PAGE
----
A new report has valued the Great Barrier Reed at $56 billion and warns more must be done to protect it or Australia could suffer terribly.
The Deloitte Access Economics report says the World Heritage-listed icon underpins 64,000 direct and indirect jobs, and contributes $6.4 billion to the national economy each year.
It warns efforts to protect it from repeated mass coral bleaching events, poor water quality and climate change or the economy will suffer.
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“The reef is critical to supporting economic activity and jobs in Australia. The livelihoods and businesses it supports across Australia far exceeds the numbers supported by many industries we would consider too big to fail,” says the report, prepared for the Great Barrier Reef Foundation.
Minister for the Great Barrier Reef, Steven Miles, had welcomed the report.
“This highly anticipated report confirms the outstanding value of the Great Barrier Reef,” Mr Miles said.
“But it could be even higher as the research did not seek to place a financial value on the tremendous biodiversity and the natural wonder value on a global scale.
“The Great Barrier Reef is incredibly precious to all Australians, and the international community – and this report confirms that.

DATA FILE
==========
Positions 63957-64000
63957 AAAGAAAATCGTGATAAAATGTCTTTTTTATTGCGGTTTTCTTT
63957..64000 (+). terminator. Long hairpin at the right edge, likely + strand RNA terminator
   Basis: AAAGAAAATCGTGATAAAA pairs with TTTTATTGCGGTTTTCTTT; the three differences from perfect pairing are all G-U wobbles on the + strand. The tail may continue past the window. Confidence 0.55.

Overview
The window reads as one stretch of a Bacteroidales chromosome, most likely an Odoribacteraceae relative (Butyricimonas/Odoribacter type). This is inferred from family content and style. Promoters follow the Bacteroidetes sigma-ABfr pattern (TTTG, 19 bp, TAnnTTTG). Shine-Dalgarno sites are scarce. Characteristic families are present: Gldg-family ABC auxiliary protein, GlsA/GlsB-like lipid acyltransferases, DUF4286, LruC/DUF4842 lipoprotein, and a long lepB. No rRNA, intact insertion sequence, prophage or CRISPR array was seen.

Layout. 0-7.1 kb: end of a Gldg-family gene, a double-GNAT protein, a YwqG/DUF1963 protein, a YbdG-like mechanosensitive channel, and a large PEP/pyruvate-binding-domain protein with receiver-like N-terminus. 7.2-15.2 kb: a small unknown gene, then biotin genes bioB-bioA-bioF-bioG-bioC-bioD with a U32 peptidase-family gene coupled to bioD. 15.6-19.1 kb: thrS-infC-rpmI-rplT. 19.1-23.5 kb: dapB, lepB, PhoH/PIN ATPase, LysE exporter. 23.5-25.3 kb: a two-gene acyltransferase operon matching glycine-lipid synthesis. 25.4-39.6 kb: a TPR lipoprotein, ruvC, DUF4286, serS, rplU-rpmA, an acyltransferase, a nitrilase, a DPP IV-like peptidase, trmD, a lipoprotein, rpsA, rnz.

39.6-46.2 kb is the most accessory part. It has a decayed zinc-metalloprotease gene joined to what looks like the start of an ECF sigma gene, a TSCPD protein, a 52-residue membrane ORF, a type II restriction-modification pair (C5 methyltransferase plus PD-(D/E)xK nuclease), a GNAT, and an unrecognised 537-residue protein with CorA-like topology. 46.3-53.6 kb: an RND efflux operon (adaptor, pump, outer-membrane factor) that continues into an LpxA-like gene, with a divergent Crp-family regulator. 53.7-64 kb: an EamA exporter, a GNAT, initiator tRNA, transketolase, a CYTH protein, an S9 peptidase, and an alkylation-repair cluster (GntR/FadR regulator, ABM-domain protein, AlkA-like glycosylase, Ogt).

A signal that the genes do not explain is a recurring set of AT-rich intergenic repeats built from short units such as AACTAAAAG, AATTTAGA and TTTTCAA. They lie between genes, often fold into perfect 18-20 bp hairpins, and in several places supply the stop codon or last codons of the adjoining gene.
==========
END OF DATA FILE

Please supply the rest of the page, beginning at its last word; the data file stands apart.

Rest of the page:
“It also confirms the Palaszczuk Government’s record investment in improving Great Barrier Reef water quality is justified, with two-thirds of people surveyed willing to pay for its continued existence and protection.
“We have committed $175 million over five years, plus a boost of an additional $100 million for improved reef water quality outcomes.
“This means we are investing more than $63 million in 2017-2018 which is almost double the annual funding provided by previous governments.”
The Minister said the research showed the Great Barrier Reef contributed $6.4 billion in terms of the value added to the economy and over 64,000 direct and indirect jobs in 2015-2016.
“The government promised to focus on job creation and this report demonstrates the Great Barrier Reef is critical to supporting jobs in Australia.
“The report also rightly identifies an opportunity and need for action on a universal level to protect the reef.
“As the report clearly recognises, protecting the Great Barrier Reef is not only an Australian or international priority – it is a human one.”